[ANN] Squeak 3.5 released

Doug Way dway at riskmetrics.com
Sun Apr 13 05:41:28 UTC 2003

On Saturday, April 12, 2003, at 08:04 PM, Andreas Raab wrote:

> Hi Daniel,
>> Why not?
> Because "version hopping" is a pain. Because the fixes could have 
> trivially
> posted for 3.4. Because if those fixes are important enough to 
> signifiy a
> release they *should* actually be available for people in 3.4. Because
> people get confused about not seeing SM projects that have been marked 
> as
> 3.4 and are no longer visible in 3.5. Because there is simply not 
> enough
> "added value" for people to upgrade to 3.5.

Some good points here.

> Funny you mention this and only as in "waiting for 3.6" - I have the
> impression there's some deep down fear about posting any updates for 
> already
> released versions. Why is this so problematic for you guys? The 
> updates are
> there to be used or else you don't need an update mechanism to begin 
> with.
> What's the point of having the 3.4final stream if nothing is ever 
> going to
> be done here? What's the point in a 3.5final stream if nothing is ever 
> going
> to be posted here either?

Appending late bug fixes to a final stream would probably be a simpler 
way to handle this, true.

Basically my only problem with this is that any stable version number 
should refer to only one thing, IMHO.  So, if the "3.4" release refers 
to the image with updates to 5170, then the image released with the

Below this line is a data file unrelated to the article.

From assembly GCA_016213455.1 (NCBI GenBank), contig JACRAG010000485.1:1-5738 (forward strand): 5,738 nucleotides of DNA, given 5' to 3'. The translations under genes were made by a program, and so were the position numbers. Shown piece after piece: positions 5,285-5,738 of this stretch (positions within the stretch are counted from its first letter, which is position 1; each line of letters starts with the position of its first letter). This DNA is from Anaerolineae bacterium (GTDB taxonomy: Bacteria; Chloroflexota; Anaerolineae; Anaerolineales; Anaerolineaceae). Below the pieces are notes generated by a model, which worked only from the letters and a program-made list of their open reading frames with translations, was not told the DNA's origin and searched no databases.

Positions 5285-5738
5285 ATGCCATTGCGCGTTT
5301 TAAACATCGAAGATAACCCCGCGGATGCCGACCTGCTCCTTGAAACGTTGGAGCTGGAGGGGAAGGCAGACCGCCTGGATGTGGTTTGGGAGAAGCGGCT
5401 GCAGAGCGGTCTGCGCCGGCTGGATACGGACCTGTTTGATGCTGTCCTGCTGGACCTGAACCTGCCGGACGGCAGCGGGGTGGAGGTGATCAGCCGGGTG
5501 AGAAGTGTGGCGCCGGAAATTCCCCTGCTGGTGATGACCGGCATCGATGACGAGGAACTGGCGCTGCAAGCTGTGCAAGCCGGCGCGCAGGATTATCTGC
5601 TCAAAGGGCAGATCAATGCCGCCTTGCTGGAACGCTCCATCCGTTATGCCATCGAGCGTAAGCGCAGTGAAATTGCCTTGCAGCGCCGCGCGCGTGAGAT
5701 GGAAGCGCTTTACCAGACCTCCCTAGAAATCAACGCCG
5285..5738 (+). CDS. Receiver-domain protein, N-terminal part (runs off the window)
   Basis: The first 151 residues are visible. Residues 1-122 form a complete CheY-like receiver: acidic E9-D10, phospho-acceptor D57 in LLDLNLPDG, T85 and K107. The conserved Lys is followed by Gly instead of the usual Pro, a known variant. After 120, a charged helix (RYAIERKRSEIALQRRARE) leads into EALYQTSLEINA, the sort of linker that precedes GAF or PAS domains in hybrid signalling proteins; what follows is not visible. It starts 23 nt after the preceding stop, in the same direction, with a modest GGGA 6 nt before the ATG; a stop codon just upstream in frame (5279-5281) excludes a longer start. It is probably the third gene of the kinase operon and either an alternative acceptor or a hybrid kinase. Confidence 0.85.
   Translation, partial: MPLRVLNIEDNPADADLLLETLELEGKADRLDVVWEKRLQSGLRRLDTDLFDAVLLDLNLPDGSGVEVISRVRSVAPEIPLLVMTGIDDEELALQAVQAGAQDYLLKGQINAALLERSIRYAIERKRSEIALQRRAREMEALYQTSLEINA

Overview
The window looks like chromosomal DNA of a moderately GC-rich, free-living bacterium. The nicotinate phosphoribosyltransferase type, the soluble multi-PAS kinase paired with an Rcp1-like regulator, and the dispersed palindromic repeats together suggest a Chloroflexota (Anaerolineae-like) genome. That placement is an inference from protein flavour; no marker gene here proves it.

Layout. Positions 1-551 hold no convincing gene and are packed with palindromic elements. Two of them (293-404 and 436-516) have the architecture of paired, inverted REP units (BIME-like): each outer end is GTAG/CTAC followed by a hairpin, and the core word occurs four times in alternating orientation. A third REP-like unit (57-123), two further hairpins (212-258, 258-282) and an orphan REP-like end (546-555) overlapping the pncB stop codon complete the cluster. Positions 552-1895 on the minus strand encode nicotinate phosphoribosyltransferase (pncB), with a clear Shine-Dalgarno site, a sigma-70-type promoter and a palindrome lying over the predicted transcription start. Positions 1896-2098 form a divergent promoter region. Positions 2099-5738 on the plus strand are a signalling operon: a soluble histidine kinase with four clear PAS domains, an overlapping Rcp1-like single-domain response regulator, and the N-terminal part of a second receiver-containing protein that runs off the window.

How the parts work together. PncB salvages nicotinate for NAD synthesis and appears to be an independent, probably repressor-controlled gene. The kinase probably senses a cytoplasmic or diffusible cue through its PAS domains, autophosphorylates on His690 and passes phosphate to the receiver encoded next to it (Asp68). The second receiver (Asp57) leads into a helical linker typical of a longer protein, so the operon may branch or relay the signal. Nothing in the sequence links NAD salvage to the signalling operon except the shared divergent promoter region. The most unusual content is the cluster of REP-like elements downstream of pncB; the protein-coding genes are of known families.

extra fixes beyond that (to update 5173) should have a different name 
of some sort.  It could be "3.4.1", or "3.4 patch 1", or "3.5".  But we 
shouldn't keep the name as "3.4"... if someone says they're using a 
"3.4" release it should mean one and only one thing.  This is how 
software/OS/programming-language releases generally work.

But I tend to agree that it would be best to use the existing final 
stream for important post-release bugfixes.  If we did add a few 
post-release fixes, and then waited for a time and no further fixes 
were necessary, we could then issue an advance update to "3.4.1" or 
"3.4 patch 1" or similar.  We would not want it to be "3.5" if we did 
this, since a full minor update implies going through an 
alpha-beta-gamma cycle.  A name like "3.4-5173" is not acceptable 
either, IMHO, for a stable release intended for a wide audience.

> And, if you're not planning to make any use of it,
> what's the point in flagging systems as "x.y final" at all? All you're
> achieving by this is making it so that people need to do surgery on 
> their
> system if they ever want to update to the next one. In this situation,
> wouldn't it be better if there were a straight-forward migration path 
> which
> effectively goes x.yfinal -> x.y+1 alpha?! If you're not using the 
> final
> stream there's no point in forking the update streams.

Well actually, the split to the x.y+1 alpha stream often happens back 
when x.y goes to beta or gamma, so the split can still be useful if we 
want to add different things to x.ybeta and x.y+1alpha at the same 
time.  And there is some value in simply marking a version as x.y final 
even if the final stream is never used.  But I agree that it might be 
useful to use the final stream in the manner I described above.

Anyway, the 3.5 release plan was a compromise of sorts, which we 
arrived at relatively quickly.  Having thought about it more since 
then, if a similar situation came up in the future, I would probably 
vote to do something more like what I described above.  Live and learn. 

- Doug Way

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